I want to reiterate – the eSuperStock and TTX75 were “awards” not “classes”. This means that while I’m reporting the eSuperStock and TTX75 with 1st/2nd/etc there was also an overall 1st/2nd/3rd, which you could derive from the above, but is: 1st: Steve Atlas (Brammo), 2nd: Matt Kent (VA Tech), 3rd: Ely Schless (Proto Moto).
A most unfortunate incident occurred during Steve Atlas’ parade lap, one that ticked off one of the Zero riders enormously. The story hadn’t been entirely verified by the time I left the track, and the Brammo crew is denying the incident occurred.
It’s claimed that, during his parade lap, Steve Atlas pulled over to the side and stopped in turn 4, and one of the Zero riders pulled in behind Atlas to stop as well. While Atlas was in a parade lap, all the other bikes (except for that 4th Zero bike) were still racing hard to determine the rest of the ranking. So when that Zero rider pulled in behind Atlas and stopped, that messed up his ranking in the race.
UPDATE: Troy Siahaan posted a video/story of the race, which includes video showing what Steve did. He was riding slowly, waving to the crowd, and was basically in the way when the Zero riders caught up with him. You can see the video here: http://www.electricracenews.com/2012/08/video-of-steve-atlas-celebrating-ttxgp.html
My opinion is that Atlas, as a Pro rider, should have understood the other riders were still racing and should not have done something like pull over to the side. It’s unclear why the Zero rider would have pulled off along with Atlas, unless the location where Atlas stopped was inconvenient for the Zero Riders? This happened on the other side of the track from my vantage, and I’m repeating on second hand reports. FWIW Atlas denies he stopped. UPDATE: The video mentioned makes it clearer what happened.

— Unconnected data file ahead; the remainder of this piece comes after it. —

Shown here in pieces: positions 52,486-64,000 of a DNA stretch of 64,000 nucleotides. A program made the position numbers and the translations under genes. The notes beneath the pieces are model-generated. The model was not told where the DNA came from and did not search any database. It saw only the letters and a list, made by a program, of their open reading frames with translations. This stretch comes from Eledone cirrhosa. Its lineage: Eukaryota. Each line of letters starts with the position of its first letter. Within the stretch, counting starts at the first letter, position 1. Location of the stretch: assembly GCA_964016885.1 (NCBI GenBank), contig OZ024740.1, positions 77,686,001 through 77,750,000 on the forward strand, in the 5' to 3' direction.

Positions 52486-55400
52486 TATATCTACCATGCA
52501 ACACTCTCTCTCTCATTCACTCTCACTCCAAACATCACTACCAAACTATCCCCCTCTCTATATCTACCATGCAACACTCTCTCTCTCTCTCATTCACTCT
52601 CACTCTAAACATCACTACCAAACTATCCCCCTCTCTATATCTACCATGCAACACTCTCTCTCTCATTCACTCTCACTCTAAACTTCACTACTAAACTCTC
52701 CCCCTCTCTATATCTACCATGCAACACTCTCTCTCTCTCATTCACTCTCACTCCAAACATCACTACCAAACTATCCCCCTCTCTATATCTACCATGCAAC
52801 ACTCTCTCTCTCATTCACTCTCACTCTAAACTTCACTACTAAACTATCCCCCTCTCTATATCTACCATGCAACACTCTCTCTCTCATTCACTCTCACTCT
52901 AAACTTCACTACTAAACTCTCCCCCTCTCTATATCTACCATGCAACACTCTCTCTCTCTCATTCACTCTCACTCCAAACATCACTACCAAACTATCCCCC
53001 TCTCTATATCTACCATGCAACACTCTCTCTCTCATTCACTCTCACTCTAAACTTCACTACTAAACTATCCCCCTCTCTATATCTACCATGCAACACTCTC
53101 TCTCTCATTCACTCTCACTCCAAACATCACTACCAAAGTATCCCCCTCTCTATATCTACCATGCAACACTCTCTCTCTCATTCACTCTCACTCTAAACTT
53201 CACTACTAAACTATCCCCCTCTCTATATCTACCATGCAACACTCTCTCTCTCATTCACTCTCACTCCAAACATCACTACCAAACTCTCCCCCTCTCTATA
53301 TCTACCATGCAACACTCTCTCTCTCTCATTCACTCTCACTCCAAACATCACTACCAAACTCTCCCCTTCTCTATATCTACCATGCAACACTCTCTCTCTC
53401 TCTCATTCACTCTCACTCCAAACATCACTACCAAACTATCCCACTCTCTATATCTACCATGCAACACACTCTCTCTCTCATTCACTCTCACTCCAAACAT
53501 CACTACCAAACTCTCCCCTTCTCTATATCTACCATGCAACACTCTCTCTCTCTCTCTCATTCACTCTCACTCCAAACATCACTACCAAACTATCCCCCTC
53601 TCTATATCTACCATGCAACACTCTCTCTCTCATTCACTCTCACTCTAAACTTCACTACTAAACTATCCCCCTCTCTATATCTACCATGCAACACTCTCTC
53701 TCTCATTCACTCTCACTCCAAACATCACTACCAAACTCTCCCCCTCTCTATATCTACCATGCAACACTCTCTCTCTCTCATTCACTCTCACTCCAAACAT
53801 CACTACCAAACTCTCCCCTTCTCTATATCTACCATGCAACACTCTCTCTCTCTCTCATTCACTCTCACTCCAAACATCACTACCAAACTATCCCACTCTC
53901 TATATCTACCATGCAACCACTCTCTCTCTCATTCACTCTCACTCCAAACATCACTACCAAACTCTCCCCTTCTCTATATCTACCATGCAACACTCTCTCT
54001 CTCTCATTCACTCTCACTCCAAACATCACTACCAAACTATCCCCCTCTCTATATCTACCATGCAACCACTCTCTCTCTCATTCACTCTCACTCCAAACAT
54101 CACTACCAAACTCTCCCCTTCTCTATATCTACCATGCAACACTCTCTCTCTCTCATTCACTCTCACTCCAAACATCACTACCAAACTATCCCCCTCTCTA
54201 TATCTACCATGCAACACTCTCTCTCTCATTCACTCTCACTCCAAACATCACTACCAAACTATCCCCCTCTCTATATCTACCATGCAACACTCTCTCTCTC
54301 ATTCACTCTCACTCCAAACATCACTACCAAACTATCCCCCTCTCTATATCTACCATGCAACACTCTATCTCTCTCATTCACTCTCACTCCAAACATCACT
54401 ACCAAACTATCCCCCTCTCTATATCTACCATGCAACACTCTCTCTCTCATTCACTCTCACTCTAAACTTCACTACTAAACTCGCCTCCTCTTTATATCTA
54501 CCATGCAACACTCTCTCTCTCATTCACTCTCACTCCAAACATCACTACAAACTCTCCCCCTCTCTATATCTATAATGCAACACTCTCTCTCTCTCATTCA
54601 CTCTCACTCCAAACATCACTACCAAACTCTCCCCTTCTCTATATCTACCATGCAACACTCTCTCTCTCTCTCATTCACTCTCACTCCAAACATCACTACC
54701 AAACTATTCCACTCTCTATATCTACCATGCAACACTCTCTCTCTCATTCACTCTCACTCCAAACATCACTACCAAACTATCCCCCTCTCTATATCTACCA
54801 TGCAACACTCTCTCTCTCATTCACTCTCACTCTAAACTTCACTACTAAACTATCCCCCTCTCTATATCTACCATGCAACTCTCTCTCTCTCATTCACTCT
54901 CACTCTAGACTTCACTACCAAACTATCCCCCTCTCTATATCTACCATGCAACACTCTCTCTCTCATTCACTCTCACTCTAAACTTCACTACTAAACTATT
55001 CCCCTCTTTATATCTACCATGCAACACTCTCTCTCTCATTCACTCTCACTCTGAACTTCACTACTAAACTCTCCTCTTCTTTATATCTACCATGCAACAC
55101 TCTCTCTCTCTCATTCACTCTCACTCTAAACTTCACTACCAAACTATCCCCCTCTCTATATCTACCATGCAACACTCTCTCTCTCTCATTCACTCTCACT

In all it was an excellent race where the major part of the drama was not with the 1st place finisher (Atlas) but the rest of the pack. There were many more watchers lining the pit wall for this race, than for the other gas bike races, which I see as a positive sign of a high degree of interest.
The other item to note is that Portland Mayor Sam Adams was on hand to present some of the trophies. He is apparently a strong proponent of electric vehicles. It was also interesting seeing him in person, considering the bit part he plays in the Portlandia TV series.
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1:38.4 for Chris Page, yes?
Regardless of whether Atlas stopped (he could have had a technical issue, though if the Brammo crew and Steve Atlas are all denying this.. well, shenanigans!), the Zero rider should have continued on. The Zero rider blaming Steve Atlas smells like poor sportsmanship.
Yes – that's correct for Chris Page. And I agree that's one interpretation of what happened between Steve and the Zero rider. I didn't see it, did not know where he was precisely on the track, maybe you saw him? For example, if he stopped in the middle of the track the others would have had no choice but to stop as well. But if he did properly pull to the side, then the Zero rider doesn't have much room to complain. Perhaps the Zero rider thought Steve was in trouble and stopped to help?
HI David … Great report, too bad all the players did not play.
WIll you be coming down to ReFuel at Laguna Seca July 1?
Hey Unknown – I think I'm going to REFUEL, depends on if my girlfriend is interested 😉
Nice blog, but do you have any images to share.